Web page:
Environmental, social, and governance (ESG) criteria are a set of operational requirements used by socially concerned investors to analyse possible investments. ESG is also the term used by companies to define those activities internally and promote them to the outside world.
A company’s ESG performance is monitored by prospective investors, employees, partners, journalists, and the general public. Whether driving for a ‘triple bottom line’, competing for the best talent, or simply positioning your company to survive long term, nailing your ESG strategy and delivering on it is crucial. So, it has moved firmly into the ‘must-have’ category for firms, as traditional investors themselves transform into ESG advocates and activist shareholders seeking change and board refreshment - even in the most un-sustainable industries.
What is ESG and how does it work?
ESG has three elements: environmental, social, and governance.
Environmental criteria take into account how a corporation behaves as a shepherd of the environment. Social criteria look at how the company maintains connections with its workforce, vendors, customers, and the communities in which it operates - what impact it has on people at each stage of its value or supply chain. Lastly, governance is concerned with the leadership of a corporation, executive remuneration, audits, internal controls, and shareholder rights.
It comes down to how you behave as a company, then optimising, improving, and, finally, evidencing that behaviour with good reporting
With so many variables involved, calculating and tracking a company's social and environmental impact, as well as assessing its governance over time, can be fairly complex. A handful of rating organisations, such as Standard & Poor's, Deloitte, MSCI, Sustainalytics, and RepRisk, aim to do this by employing predefined indexes and providing corporations with ESG evaluations and scores.
There are a number of companies offering assistance with this, from multinational juggernauts like SAP helping its huge variety of clients, to unicorn technology companies offering real-time supply chain transparency, like Interos, platforms offering the ability to assess and embed social value, like Social Value Portal, and reporting solutions like OneTrust ESG, which allow you to focus on driving the actual change.
Why should I do it? Forget buying in - there’s a legal reason to develop an ESG strategy
Policing ESG largely comes down to investors and the decisions they make being influenced by it. That said, lawmakers around the world are drawing up legislation, so this will become the norm.
The procedures, data, and importance assigned to certain aspects might range from one institution to another, resulting in considerable differences in ESG ratings and results.
Examples include the EU Regulation on sustainability-related disclosures in the financial sector, which took effect in March 2021. That forces financial market actors to disclose information about their sustainability strategy on their websites and elsewhere in the public eye. Laws on disclosure and reporting of ESG strategies are being proposed globally.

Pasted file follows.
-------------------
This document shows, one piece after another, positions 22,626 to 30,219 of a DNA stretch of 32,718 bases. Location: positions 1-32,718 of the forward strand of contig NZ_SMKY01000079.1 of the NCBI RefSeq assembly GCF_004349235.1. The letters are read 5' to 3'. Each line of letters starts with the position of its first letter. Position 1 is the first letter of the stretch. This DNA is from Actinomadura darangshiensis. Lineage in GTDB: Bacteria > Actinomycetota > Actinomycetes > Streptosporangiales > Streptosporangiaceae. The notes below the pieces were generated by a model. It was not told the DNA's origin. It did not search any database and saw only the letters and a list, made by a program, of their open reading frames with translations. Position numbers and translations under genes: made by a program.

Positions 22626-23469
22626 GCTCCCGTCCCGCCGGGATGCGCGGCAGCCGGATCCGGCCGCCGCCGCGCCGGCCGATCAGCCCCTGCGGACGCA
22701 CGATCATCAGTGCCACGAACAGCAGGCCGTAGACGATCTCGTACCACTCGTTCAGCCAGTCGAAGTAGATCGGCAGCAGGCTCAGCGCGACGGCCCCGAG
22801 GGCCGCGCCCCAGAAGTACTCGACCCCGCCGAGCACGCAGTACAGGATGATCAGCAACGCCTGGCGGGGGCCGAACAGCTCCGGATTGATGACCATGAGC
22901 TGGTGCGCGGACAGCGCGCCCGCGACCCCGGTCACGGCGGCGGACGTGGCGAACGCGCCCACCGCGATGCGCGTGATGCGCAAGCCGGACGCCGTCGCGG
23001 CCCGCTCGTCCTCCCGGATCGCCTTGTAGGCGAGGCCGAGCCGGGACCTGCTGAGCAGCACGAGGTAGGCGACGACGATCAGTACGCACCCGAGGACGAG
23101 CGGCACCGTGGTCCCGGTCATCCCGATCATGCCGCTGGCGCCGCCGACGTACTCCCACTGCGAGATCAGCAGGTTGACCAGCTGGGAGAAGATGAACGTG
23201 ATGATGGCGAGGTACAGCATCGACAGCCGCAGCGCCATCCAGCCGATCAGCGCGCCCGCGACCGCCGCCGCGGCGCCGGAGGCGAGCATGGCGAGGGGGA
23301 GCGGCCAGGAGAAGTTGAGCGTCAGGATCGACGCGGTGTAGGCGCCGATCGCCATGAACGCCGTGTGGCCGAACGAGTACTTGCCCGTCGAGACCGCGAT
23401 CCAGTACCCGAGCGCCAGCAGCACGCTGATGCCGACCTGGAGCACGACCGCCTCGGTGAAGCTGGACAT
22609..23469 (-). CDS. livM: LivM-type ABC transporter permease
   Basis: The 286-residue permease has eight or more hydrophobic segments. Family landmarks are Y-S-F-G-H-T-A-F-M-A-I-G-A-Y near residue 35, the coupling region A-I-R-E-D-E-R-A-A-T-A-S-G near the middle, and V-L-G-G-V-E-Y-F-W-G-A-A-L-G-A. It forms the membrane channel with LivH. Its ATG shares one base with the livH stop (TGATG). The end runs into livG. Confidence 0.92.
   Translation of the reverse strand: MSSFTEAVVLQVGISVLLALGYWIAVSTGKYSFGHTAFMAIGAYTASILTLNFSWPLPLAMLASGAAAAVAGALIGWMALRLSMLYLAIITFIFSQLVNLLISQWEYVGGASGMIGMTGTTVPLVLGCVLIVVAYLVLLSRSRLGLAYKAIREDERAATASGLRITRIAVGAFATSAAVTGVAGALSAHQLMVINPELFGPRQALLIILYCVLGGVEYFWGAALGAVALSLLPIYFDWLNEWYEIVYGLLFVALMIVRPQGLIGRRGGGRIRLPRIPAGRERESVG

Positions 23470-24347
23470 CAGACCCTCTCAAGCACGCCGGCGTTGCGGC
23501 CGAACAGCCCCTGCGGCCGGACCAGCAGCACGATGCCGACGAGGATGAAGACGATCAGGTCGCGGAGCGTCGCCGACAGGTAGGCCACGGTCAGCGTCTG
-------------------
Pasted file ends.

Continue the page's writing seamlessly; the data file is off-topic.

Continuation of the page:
Where do I start to develop an ESG strategy?
It is critical that you make sure your ESG strategy is adapted precisely to your company, so there are three things to keep in mind when developing it
Keep up with regulatory compliance
Determine which new ESG-related regulations and reporting standards may be relevant to your company and plan ahead of time to assure compliance.
There are several frameworks you can use to develop your ESG strategy.
- The UN Sustainable Development Goals (SDGs) are a set of 17 aims created to pave the way for peace and prosperity for the planet and its people. They are a good benchmark for ideas on what your company can do.
- The SASB Standards highlight ESG issues that are more relevant to 77 particular industries. Consider the SASB Materiality Map as well, which is a tool for determining the financial materiality of ESG problems. This helps drive the process behind a triple bottom line of financial sustainability backed by positive impacts in ESG. It also gives you the tools to drive buy-in across your organisation and plan effectively
- The UN Guiding Principles on Business and Human Rights can also help companies prevent and respond to human rights violations in their business operations. By simply highlighting key areas, your firm can identify where to look closer and rapidly evidence both that it is and what it finds. If necessary, this can inform changes that mark a real change to your business.
Engage with prioritised stakeholders
Building and refining your ESG strategy should be directed by the stakeholders your company affects. Identifying who they are, how they are affected by your operations, and who you should prioritise, will inform your entire strategy.
Decide which stakeholders to prioritise by assessing each group's influence on the organisation from the outside in. If someone is getting a raw deal, which could be avoided, find out and make a plan to take action.
Build the roadmap and framework
Any ESG project will fail unless it is supported by a framework that lays out your company’s ambitions, goals, and milestones. Putting together a roadmap means there will be accountability for critical initiatives, and a captivating ESG framework provides stakeholders with a comprehensive view of your company's strengths and objectives.
A clear roadmap for implementation, explaining the targets, milestones to look out for, and rationale, will achieve buy-in from stakeholders (even aggrieved ones), employees, the public, and investors. It will unify your company for a positive reason. The benefits of that will bear out over time in the longevity of your business, the productivity of its staff, and the profits it generates.
Those are the benefits of an ESG strategy, and why investors demand it: it is wins across the board.